By John C. McGee
U.S. Rep. John Lewis of George, chairman of the Subcommittee on Oversight for the House Ways and Means Committee, is soliciting written comments on sections of the Pension Protection Act of 2006 that apply to exempt organizations.
When I recently received from colleagues a copy of an advisory notice Lewis issued in soliciting the comments, I was reminded that the process by which regulations on tax-exempt organizations are being considered is problematic.
Since 2005, the Senate Finance Committee has been doggedly pursuing a course designed to increase the reporting and regulatory oversight of exempt organizations.
The House has not.
Yet in late summer 2006, when it was passed, 123 pages of the Pension Protection Act were directed at exempt organizations.
How did this happen and where the collateral consequences of those provisions considered?
It appears that Lewis is asking those very questions.
Now is the time for exempt organizations to respond.
It is time not only to respond to this request for comments, but also to remind Congress that regulations do not need to be duplicative, redundant or oppressive.
Now is an opportunity to remind lawmakers that, if enforced, regulations already on the books at the federal, state and local levels can accomplish the goals articulated by the Senate Finance Committee.
Congress should identify gaps in oversight before attempting to correct perceived shortcomings.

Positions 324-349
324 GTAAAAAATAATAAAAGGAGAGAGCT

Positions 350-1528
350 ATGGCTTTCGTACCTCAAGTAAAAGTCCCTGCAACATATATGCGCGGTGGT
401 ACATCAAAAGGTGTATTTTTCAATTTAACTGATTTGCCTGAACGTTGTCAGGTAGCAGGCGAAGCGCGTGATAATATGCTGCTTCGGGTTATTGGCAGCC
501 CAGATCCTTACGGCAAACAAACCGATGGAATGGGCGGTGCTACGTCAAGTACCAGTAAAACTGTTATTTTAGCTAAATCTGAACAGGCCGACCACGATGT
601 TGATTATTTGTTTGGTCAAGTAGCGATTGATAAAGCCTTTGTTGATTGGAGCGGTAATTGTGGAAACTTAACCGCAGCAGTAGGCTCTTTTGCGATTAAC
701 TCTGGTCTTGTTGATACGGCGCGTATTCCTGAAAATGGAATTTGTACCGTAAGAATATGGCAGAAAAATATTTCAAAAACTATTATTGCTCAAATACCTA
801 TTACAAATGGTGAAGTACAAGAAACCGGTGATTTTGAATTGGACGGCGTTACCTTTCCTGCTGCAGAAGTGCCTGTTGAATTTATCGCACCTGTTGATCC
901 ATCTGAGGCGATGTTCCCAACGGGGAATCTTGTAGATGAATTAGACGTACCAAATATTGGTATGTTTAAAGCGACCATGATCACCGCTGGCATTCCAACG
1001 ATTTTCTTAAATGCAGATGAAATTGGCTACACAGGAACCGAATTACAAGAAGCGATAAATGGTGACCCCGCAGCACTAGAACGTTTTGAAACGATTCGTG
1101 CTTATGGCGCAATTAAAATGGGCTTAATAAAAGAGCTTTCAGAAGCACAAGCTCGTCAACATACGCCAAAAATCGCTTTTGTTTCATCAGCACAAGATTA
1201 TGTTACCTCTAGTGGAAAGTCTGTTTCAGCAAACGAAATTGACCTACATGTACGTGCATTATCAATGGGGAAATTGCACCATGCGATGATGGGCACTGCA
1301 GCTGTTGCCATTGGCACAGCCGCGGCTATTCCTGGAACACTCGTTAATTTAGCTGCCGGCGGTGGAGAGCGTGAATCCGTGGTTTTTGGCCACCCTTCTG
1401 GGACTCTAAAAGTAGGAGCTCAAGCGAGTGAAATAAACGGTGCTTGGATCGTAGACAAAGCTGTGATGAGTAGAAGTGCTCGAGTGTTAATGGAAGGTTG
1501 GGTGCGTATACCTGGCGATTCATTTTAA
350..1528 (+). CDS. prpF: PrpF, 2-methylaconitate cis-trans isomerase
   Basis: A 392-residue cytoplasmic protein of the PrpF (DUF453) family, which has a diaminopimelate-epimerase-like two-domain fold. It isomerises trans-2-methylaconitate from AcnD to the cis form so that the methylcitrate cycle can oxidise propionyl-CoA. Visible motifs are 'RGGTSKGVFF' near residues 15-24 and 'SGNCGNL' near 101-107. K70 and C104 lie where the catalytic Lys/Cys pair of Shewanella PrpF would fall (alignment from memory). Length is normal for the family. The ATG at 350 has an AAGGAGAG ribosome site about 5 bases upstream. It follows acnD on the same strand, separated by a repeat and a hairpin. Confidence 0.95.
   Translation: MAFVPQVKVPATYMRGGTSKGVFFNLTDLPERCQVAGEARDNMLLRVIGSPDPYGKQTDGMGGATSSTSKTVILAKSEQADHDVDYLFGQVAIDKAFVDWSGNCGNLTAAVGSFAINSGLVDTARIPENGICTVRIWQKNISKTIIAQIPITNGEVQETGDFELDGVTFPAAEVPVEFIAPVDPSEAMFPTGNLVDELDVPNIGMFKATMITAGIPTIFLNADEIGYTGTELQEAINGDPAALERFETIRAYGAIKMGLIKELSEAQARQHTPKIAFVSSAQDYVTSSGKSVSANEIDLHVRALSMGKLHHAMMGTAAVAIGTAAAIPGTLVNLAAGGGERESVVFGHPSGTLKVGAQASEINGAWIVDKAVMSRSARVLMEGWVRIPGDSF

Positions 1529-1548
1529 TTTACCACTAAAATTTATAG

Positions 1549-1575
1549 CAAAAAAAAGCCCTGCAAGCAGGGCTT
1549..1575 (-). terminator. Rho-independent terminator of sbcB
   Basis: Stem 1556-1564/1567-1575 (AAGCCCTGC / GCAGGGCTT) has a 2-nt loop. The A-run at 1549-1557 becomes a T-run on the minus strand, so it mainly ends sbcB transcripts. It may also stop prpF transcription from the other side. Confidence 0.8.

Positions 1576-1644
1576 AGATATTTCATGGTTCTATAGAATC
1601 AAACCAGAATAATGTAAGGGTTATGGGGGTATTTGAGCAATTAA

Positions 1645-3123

It is time to ask Congress to better define its expectation of exempt organizations, and to object to the use of anecdotal information — no matter how egregious the offense — as a reason to enact additional oversight.
Lewis’ invitation provides exempt organizations an opportunity to:
* Focus on a process that will promote the sector, enhance its credibility and retard efforts to empower the IRS with unprecedented oversight powers.
* Recapture the debate.
* Comment on the expected – donor-advised funds, supporting organizations and other big-ticket items.
* Explain the burdens caused by requirements to receipt cash donations to insure their tax-deductibility.
* Question efforts to identify agencies whose income is under $25,000 and will now need to report.
* Ask why Congress passed regulations wrapped inside legislation that no reasonable person would expect to contain a significant section regulating an entirely different industry
* Speak as individual organizations and as groups.
John C. McGee is executive director of the Family Relations Program in Gainesville, Ga.